As we’re in the start of camping and barbecuing season, and with propane grilles being the most popular form of grilling, propane tank users need to take precautions when using them. Few realize that their white tank of propane tucked under the grille or attached to their camping trailer, can be lethal. They are a bomb waiting to go off, said one industry expert.
To find out more about propane cylinders, I spoke to Ernest Steigerwalt of Steigerwalt Associates, an Allentown, Pa firm specializing in gas cylinder worldwide. Steigerwalt, president of the firm, is certified by the U.S. Department of Transportation as an authorized gas cylinder inspector. His firm also inspects fire extinguisher cylinders.
Steigerwalt said burns and explosions occur mainly from “flashbacks,” a condition when the wind, for example, blows the flame to a leak somewhere in or along the fuel line. This situation can occur during grilling or ignition, but only when fuel is leaking.
As a professional propane cylinder inspector who is often called upon to testify as a professional witness in court suits emanating from cylinder failures, Steigerwalt admits that propane tanks are dangerous if handled improperly, and should be treated with the same respect as a loaded gun.
The propane cylinder expert points out the following facts about propane that makes it so volatile. Said Steigerwalt, “One of the properties of propane is that it is heavier than air. It’s also a petrol chemical as opposed to natural gas. When exposed to air, it vaporizes. And because it’s a liquefied gas stored under pressure, it expands 314 times in volume. Pressure in the cylinder is related to the temperature at which the propane is stored and cylinder pressure is temperature dependent.”
When asked what precautions a grille owner should take to prevent an accident, Steigerwalt offered these suggestions:
*Never store a propane cylinder in a house or garage.
*Keep a cylinder upright at all times because you want the safety relief valve to be in the vapor space of propane cylinder, not in the liquid.
*Have the cylinder refilled at a reputable dealer who fills by weight. Cylinder recharging is critical in that they should not be overcharged. Sometimes an attendant will overfill a tank which completely changes the safety feature built into the tank. An empty propane cylinder’s weight is determined by TW or “Tare Weight” as stamped on the cylinder’s top. A typical empty propane cylinder weighs about 18 pounds.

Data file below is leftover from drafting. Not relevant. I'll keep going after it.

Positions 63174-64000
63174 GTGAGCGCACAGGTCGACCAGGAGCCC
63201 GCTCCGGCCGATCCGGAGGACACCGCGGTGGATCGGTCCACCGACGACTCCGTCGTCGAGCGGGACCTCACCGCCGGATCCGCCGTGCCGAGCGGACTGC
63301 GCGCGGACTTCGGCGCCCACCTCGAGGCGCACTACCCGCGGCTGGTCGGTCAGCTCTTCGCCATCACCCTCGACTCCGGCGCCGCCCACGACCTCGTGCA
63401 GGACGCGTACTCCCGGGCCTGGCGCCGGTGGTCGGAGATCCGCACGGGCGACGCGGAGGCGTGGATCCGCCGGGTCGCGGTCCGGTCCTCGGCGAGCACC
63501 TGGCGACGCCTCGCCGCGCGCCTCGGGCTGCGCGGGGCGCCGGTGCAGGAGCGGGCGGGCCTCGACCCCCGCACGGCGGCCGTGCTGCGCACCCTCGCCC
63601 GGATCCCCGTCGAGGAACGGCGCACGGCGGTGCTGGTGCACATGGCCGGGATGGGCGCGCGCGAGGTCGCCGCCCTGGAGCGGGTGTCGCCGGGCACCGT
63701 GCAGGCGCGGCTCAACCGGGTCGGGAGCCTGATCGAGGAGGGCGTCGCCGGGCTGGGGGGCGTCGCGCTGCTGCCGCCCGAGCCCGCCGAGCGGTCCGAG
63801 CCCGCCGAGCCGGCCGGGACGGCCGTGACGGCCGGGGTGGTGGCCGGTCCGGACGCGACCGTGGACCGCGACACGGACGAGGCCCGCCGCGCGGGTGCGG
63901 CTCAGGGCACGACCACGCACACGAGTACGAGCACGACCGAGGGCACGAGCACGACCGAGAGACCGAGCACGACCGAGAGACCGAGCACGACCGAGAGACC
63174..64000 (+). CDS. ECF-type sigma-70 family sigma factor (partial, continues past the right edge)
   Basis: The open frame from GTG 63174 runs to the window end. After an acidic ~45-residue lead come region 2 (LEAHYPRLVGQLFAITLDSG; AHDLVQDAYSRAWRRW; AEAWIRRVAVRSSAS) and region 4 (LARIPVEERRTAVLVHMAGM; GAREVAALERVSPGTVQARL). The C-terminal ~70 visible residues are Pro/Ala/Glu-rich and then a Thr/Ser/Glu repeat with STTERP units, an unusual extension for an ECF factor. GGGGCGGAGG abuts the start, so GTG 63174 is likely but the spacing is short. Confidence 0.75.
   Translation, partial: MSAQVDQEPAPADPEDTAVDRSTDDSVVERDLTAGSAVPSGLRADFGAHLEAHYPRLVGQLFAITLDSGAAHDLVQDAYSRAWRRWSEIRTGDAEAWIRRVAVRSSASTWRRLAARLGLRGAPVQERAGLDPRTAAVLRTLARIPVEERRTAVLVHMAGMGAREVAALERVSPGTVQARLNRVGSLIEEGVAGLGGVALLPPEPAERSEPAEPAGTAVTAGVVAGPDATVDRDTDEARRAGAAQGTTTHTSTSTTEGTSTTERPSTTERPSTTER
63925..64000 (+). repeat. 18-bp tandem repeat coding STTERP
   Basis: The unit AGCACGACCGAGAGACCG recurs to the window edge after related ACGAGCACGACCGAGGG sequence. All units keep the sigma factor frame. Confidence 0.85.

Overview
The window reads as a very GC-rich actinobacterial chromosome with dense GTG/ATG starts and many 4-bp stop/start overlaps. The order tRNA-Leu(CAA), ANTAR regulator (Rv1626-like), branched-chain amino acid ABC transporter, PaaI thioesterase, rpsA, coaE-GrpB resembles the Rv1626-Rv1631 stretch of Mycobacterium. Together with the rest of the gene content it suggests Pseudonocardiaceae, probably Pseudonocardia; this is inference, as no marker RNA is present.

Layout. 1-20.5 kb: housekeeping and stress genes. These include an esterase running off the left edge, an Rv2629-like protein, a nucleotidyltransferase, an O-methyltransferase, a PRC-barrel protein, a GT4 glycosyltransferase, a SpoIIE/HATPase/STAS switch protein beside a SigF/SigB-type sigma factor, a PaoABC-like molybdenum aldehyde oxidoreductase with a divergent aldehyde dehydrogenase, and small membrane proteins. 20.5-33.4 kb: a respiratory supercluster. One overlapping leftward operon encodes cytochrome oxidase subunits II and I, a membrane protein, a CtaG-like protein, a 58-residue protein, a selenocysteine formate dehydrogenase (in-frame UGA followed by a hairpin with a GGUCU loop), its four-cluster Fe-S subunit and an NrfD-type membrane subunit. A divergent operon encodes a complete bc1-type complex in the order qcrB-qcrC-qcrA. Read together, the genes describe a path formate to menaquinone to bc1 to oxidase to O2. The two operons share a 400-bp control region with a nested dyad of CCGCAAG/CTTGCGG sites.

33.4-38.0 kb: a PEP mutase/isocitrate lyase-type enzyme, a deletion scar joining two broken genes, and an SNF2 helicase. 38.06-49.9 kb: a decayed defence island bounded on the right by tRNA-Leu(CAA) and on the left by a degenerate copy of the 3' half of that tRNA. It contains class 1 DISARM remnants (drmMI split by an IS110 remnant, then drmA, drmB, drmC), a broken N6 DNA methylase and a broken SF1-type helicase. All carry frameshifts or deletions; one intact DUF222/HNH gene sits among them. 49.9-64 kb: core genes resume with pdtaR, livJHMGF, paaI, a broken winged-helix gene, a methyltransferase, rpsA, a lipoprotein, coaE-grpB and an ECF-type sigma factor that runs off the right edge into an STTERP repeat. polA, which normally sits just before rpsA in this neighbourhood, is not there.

*After refilling, make sure the plastic “POL” outlet safety plug is installed on the valve outlet.
*Never leave a propane cylinder is the trunk or cargo area of a vehicle for any length of time, and make sure it’s secured upright.
*After refilling and reassembly of the hose, check all connections for leaks by applying soapy water to them. It there’s a leak, the soapy water will bubble.
*Check all vents and jets for melted cheese, grease, bug, spider or chipmunk nests that could block the proper mixture of air and fuel. This could also create a flashback.
*Always turn off the cylinder’s service valve after use.
*If you smell propane (you actually smell Mercaptan that is added to propane as an odorant and safety feature because propane by itself is odorless), immediately turn off the the valve as there’s obviously a leak.
Aside from these safety precautions, the next question many grille and RV owners have is when to refill their cylinders. It’s problematic when beginning to grille some food and the cylinder “kicks.” Steigerwalt says it’s a frustrating situation that has few easy solutions especially if you’re camping at a remote location. Said Steigerwalt, “The most accurate method to determine if your cylinder has propane remaining is to weigh the tank on a bathroom scale. Subtract the weight from the cylinders’ totally filled weight. This will give you the remaining pounds of fuel. To calculate the remaining burn time, a good rule of thumb to follow is that a single burner grille burns about one pound of propane an hour. Double that for two burners.”
Steigerwalt goes on to say that the gauges advertised for grilles are not accurate because propane is not measured by pressure but by weight. “The only type that are somewhat accurate are the float type gauges. But they cost as much as an extra tank. And the little stickers being sold for cylinders are not much better. You can get the same effect by checking sweat of condensation on the tank on a hot day. Where the sweat ends, that’s your fuel level. But that only indicates the remaining burn time. Best bet is to keep a filled spare,” he concludes.
For camping trailers with inside propane stoves and refrigerators, Steigerwalt recommends turning off the gas at the tank and appliances when the vehicle is in motion.
In the past, the professional metallurgist has been summoned to testify in a court case when a car rear-ended a Winnebago camper. “From the testimony I heard, the RV literally exploded in flames when the propane tank ruptured,” recalls Steigerwalt.
Taking the time to check your cylinders and connections periodically, will go a long way in making your camping trip and cook-out, safer and more enjoyable.
Nick Hromiak has been an outdoors and automotive writer for over 30 years. He's been published in numerous national and state-wide outdoor magazines and newspapers.